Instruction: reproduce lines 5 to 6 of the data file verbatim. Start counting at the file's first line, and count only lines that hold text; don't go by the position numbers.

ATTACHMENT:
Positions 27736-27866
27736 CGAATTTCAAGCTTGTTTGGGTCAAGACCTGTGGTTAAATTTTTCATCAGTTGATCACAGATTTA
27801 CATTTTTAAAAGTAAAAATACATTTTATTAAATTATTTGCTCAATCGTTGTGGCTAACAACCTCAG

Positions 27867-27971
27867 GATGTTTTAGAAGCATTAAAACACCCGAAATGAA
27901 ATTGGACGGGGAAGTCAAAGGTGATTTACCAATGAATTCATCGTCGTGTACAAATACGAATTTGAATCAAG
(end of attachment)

27867 GATGTTTTAGAAGCATTAAAACACCCGAAATGAA
27901 ATTGGACGGGGAAGTCAAAGGTGATTTACCAATGAATTCATCGTCGTGTACAAATACGAATTTGAATCAAG